Santul Nerkar: Inflation in America is high. You’ve probably noticed when you’ve gone to the grocery store or gas station. But ordinary Americans aren’t the only ones unhappy with our current 6 percent inflation rate. The Federal Reserve isn’t thrilled, either. The number that the Fed would like to see — its target inflation rate — is 2 percent.
But why did we decide that 2 percent inflation is the way to go? Why not 3 percent? Or 12 percent? For that matter, why not 0 percent??
First thing’s first — the Fed thinks that 0 percent inflation is bad. At that rate, we risk the opposite phenomenon: deflation, where prices drop. Now, lower prices might sound like a good thing. But periods of deflation can actually lead to economic downturns, as research has found it’s bad for wages and overall growth. We’ve seen this multiple times in U.S. history, like during the Great Depression and the Great Recession. One reason is that people tend to delay big purchases when they see prices dropping, because they figure they might get a better deal in a few months. The result is that companies struggle, they lay off employees and wages fall.
Meanwhile, inflation can be beneficial. Let’s say you’ve recently bought a car, and you got a $10,000 bank loan to pay for it. A year from now, with, say, 2 percent inflation that $10,000 won’t be worth as much. At the same time, you’ve maybe gotten a cost-of-living raise to keep up with the value of the dollar. And now you can take some of that extra money you have and put it toward something else you want — which has the added benefit of spurring on the economy.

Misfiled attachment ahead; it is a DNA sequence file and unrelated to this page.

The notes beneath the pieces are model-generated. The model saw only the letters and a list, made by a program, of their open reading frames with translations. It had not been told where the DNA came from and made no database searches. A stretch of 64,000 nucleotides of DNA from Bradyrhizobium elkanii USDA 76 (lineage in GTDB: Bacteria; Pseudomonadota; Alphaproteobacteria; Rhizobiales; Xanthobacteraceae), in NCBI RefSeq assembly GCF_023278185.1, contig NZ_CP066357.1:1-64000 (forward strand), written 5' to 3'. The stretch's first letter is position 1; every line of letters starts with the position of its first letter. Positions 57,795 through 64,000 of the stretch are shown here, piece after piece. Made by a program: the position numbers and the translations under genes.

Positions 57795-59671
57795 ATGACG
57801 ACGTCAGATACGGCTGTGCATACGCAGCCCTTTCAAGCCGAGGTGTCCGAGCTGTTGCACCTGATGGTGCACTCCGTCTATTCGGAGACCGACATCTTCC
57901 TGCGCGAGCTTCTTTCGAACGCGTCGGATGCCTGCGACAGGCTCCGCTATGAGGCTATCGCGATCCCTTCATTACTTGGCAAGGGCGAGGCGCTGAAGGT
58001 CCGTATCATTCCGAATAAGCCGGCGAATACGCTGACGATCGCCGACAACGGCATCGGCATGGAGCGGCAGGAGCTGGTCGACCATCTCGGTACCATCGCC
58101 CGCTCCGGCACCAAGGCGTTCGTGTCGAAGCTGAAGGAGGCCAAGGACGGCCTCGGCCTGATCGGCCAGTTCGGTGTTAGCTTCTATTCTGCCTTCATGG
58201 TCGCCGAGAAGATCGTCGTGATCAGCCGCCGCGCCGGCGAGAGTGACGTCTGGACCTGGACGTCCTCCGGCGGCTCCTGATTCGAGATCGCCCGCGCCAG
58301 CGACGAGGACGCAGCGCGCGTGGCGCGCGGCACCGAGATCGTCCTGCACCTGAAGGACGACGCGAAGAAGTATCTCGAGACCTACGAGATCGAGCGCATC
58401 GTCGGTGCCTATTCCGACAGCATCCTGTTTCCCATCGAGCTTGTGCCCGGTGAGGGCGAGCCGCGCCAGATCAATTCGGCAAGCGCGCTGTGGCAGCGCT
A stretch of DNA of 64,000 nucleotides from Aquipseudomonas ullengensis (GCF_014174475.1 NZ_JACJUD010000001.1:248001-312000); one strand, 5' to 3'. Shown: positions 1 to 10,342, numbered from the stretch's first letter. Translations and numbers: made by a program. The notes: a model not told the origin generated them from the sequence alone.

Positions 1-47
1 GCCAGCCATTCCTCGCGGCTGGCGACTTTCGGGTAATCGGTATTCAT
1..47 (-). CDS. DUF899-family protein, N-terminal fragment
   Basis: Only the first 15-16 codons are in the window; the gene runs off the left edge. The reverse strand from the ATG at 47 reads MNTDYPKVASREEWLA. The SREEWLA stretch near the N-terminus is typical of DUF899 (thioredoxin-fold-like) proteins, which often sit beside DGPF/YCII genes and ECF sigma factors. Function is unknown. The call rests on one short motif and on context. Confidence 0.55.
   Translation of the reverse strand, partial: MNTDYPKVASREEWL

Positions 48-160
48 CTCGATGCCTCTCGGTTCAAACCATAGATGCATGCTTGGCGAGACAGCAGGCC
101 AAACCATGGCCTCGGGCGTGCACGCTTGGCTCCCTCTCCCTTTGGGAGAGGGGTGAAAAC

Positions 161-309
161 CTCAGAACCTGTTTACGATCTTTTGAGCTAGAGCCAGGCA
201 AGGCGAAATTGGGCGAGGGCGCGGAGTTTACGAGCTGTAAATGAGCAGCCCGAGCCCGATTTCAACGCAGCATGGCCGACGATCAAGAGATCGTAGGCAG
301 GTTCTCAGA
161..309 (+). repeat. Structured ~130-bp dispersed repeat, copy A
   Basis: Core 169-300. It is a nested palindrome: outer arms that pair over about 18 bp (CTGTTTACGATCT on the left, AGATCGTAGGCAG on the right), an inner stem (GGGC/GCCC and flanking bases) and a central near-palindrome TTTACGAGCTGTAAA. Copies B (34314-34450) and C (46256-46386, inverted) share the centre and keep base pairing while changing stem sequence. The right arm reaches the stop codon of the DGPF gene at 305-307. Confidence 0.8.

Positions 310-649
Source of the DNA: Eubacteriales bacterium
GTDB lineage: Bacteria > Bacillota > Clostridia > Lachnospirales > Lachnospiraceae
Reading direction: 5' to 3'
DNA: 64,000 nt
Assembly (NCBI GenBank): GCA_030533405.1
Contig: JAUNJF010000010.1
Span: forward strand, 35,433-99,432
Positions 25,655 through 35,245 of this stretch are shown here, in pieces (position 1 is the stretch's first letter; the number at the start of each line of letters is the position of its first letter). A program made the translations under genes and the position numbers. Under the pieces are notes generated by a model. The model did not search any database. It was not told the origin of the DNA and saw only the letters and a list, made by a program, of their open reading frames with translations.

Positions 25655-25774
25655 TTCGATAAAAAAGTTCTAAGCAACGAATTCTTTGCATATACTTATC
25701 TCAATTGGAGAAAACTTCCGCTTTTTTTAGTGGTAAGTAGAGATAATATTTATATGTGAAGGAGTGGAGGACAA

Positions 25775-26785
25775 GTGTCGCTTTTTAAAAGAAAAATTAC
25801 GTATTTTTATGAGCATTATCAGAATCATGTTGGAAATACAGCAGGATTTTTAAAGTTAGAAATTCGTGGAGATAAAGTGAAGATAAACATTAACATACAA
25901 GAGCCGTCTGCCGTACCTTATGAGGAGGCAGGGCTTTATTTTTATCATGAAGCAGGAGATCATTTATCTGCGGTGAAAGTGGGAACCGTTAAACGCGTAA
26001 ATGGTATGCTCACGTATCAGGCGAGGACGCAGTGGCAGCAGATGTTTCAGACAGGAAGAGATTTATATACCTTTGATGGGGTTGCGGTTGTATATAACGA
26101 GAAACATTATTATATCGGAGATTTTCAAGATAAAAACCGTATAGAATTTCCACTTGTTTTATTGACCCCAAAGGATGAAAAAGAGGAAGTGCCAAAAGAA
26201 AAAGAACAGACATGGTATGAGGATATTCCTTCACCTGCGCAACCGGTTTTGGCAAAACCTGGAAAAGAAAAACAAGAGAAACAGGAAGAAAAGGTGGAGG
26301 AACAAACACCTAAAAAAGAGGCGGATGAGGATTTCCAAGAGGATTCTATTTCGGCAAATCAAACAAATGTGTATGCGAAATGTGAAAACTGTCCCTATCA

So, economists generally agree that some amount of inflation is important. And central banks around the world have settled on 2 percent — including in the U.S., where it was officially made the standard in 2012.
But there’s no ironclad rule of economics that says 2 percent inflation is the goldilocks of monetary policy. In fact, some have argued that a 2 percent inflation target is too low — particularly today, when the cure for inflation might be worse than the disease. Typically, to lower inflation, you raise interest rates so that prices go down but it’s more expensive to borrow money. But while inflation has come down since the Fed started raising interest rates in March 2022, it hasn’t come down as quickly as many experts hoped or expected. And if the Fed continues to raise interest rates, it could cause a recession. Businesses would struggle to grow and people would buy fewer houses and cars because they’d have to take on too much debt.
As a result, some economists have said that pursuing a 2 percent inflation target will create an unacceptable level of economic pain for Americans. Others argue that a higher inflation target of 4 or even 5 percent is actually better for a healthy economy, based on research of economic growth in countries with different levels of inflation.
There are inherent tradeoffs with every level of inflation. Run the economy too hot, and it could boil over and make money worthless. Bring it down too quickly, and people feel the pain of mass layoffs and less money in their pocket. That’s the puzzle that Fed policymakers will have to piece together over the coming months.